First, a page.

|It's blurry, but it counts.|
I can't remember who found out that Tony Martin was appearing at the Byron Bay Writers Festival, but it wasn't long before the triumvirate of fanboys - aka Dan, Disco Stu and me - hatched a plan to attend an event entitled "Comedy Night", which would feature Tony Martin among the panellists.
We bid goodbye to Brisbane around 1:30pm yesterday, and headed out into a beautiful golden afternoon. ROAD TRIP!
We made good time, even with a stop for lunch. We hit Byron around 4pm, and made straight for the Lighthouse. We had a pleasant wander round as the sun set behind the hills.
|Obviously a very inspirational sunset.|
Then, it suddenly became 7:40pm. The panel began at 8pm, so we made the two minute journey around the corner to the Byron Bay library and community centre, and grabbed seats in the front row, dead centre. It was destiny, I told my co-adventurers.
By this point, I was almost breathless with excitement. I can't really over emphasise how much of an impact Tony Martin's had on my comedic "career", for want of a better term. During high school, I spent so many afternoons locked away in my bedroom, listening to Martin/Molloy. I loved their sketch comedy; I loved Tony's impressions; I adored learning new things by listening to the interesting (and generally funny) guests they'd have one. For example, I first heard of John Birmingham - whose The Tasmanian Babes Fiasco was such a seminal text for me, and whom I'm now proud to call a friend - while listening to him talk about Tassie Babes on Martin/Molloy.
Then of course there was Get This, the brilliant 2006/2007 program still mourned by fans, after its untimely and grossly misjudged axing by Triple M. Of course, Tony Martin has made a film (Bad Eggs), written two books (Lolly Scramble and A Nest of Occasionals), runs a intelligent opinion website and has done a bunch of other stuff, but it's his radio work that is still most dear to me. Subconsciously, it's probably one of the reasons I was drawn to work in the medium: at the very least, his approach to comedy and sketch-writing has always been a guide to me as I attempt my own silly things (particularly here on this website).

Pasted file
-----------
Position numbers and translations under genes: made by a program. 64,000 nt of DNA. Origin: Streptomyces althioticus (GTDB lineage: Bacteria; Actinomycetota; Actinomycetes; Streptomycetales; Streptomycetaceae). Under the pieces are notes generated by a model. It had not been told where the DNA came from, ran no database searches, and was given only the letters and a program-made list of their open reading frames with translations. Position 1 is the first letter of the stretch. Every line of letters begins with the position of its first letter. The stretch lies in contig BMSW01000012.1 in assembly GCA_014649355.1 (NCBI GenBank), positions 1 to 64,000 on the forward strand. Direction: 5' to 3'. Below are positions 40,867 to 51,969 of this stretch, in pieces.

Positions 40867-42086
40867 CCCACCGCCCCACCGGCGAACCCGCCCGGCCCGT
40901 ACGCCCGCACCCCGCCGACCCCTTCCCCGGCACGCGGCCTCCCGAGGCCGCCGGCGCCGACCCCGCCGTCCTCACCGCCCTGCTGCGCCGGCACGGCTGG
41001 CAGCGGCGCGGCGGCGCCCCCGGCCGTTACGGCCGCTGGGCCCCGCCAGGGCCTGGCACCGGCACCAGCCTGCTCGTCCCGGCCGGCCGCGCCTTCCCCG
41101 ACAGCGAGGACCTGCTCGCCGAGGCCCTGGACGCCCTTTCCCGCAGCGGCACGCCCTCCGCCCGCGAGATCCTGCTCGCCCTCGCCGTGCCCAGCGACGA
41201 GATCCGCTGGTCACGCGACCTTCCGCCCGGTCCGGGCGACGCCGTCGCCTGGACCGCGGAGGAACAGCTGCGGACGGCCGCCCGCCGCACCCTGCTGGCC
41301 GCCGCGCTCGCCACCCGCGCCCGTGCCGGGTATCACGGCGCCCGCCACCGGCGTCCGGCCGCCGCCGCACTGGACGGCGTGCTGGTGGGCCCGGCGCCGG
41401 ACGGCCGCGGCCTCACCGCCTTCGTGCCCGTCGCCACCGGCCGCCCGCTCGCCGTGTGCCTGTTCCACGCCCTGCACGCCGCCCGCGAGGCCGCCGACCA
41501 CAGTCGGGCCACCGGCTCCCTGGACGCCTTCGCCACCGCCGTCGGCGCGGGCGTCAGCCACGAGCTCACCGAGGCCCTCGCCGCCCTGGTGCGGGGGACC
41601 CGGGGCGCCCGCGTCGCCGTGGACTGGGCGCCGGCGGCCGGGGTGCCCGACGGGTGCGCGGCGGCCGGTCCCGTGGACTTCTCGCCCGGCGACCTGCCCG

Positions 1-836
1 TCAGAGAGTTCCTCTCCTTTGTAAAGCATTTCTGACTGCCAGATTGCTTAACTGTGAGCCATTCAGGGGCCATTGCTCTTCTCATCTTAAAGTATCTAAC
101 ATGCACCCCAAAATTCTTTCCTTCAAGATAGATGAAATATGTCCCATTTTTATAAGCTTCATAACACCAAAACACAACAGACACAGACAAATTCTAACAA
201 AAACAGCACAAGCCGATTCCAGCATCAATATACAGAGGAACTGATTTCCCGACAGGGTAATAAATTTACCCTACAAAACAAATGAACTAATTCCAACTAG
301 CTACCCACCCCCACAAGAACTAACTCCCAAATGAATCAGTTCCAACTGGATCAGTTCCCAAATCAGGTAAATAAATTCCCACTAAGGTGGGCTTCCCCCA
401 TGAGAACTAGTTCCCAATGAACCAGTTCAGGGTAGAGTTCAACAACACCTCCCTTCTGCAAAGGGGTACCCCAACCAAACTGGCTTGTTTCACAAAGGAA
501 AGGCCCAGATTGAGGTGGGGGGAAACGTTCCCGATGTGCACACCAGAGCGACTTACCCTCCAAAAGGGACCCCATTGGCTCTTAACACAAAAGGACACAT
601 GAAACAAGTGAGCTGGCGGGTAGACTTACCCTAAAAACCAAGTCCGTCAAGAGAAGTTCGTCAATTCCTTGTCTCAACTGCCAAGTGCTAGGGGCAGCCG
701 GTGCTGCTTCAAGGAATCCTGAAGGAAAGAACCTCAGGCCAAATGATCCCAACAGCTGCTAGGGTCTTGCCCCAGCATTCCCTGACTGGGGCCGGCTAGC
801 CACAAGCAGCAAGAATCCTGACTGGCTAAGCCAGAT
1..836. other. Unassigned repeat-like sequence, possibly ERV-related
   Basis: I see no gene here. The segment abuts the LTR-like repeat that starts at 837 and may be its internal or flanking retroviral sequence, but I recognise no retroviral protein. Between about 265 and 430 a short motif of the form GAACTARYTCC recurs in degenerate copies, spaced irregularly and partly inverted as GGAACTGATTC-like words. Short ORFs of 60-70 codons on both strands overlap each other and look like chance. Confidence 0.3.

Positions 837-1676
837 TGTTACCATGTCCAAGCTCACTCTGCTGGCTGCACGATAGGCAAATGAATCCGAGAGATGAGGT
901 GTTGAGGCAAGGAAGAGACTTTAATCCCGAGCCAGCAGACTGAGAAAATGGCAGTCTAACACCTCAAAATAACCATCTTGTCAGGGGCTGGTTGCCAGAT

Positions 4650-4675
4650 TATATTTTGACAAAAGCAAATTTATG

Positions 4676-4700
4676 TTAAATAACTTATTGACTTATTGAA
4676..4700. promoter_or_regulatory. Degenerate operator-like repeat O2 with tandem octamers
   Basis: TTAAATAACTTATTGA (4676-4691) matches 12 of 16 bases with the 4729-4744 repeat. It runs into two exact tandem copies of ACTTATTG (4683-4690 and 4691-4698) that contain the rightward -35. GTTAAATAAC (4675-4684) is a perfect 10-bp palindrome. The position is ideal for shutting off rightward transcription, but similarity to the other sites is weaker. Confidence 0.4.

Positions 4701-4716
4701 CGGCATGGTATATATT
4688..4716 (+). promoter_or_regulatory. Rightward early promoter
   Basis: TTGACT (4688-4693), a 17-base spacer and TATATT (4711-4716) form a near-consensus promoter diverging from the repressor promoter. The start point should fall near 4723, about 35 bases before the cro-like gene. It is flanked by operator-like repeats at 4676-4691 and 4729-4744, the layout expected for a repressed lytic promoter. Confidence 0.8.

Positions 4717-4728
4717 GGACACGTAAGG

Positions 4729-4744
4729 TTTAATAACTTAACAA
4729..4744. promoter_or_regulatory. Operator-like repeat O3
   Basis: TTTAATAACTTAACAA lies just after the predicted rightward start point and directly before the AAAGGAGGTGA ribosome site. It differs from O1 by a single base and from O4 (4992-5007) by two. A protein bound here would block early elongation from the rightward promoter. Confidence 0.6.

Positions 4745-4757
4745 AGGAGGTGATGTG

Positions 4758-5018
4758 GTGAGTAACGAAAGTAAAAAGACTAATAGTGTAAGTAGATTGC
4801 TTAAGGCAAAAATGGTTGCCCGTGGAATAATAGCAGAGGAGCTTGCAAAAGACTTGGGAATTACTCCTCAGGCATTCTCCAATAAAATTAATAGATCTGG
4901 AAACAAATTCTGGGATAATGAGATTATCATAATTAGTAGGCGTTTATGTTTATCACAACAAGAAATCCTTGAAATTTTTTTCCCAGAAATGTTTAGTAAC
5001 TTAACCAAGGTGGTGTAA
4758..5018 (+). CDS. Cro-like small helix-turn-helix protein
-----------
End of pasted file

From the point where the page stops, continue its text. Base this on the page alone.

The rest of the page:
So the prospect of seeing Tony Martin, in the flesh, was just thrilling. The reality was even better - the six panellists (including William McInnes, John Doyle and Akmal Saleh) made a low-key entry, and I almost had to restrain myself from whooping with delight. The event was a group discussion about their entry into comedy, and thoughts on the subject, and it was with baited breath that Dan, Stu and I all waited until it was Tony's turn to answer each question. In short: he was gold. I even asked a question near the end of the session - something about balancing the comedic desire to push boundaries within the confines of TV or radio networks that may perhaps want more "safe" material. It may have come out a bit garbled, but Tony seemed to get my gist and did talk about how some stations do try to target "average" viewers/listeners, rather than realise that viewers/listeners respond to people who love what they do, even if they're not into it themselves.
The evening finished with a round of applause, and the audience filed out. I snapped a photo as the panellists posed for the festival photographer.
Dan, Stu and I saw Tony Martin leave through one entrance, and we casually followed. All three of us wanted to meet him, say hello, say something adult and mature and intelligent to this person whom we all adore so much. Just after the exit, there was a slight bottleneck, and we wound up in a bunch of people that included Tony Martin. He looked up, saw Dan and smiled.
"Hi guys, thanks for coming," he said. Dan beamed. I squealed internally. "I'm Dan," said Dan. "I'm Natalie," I said. "Thanks for your question about radio!" he replied. I beamed. I think Stu said hi at that point, then we fell into a chat. I talked a bit about working in radio - how I'd worked for Austereo after Martin/Molloy and before Get This, and how I'd missed him. I can't even remember all we said; but at some point Dan passed over a CD of sketches that he and The Wah have done as part of their Smart Enough podcast, and for Spencer Howson's breakfast show on 612 ABC Brisbane. He graciously received it; and then agreed to pose for a photo with me. We wound up our conversation, and wandered away.
All of us were buzzing. What an encounter! It really couldn't have gone any better. We weren't absolute slobbering fanboys; and Tony Martin was funny, gracious and friendly. Then I realised: I'd been carrying Dan's copy of A Nest of Occasionals in my handbag. We'd forgotten to get it signed. I didn't know whether I should go back and ask - then I thought, stuff it, you only live once. Tony very kindly agreed to sign it; I may have blabbered slightly about how he once wished me a happy birthday after I faxed into Martin/Molloy, but then thanked him again and wished him a good night.
I hurried back to my friends and opened the book:
Thank you, Tony Martin. And thanks to Dan and Disco Stu for our wonderful road trip.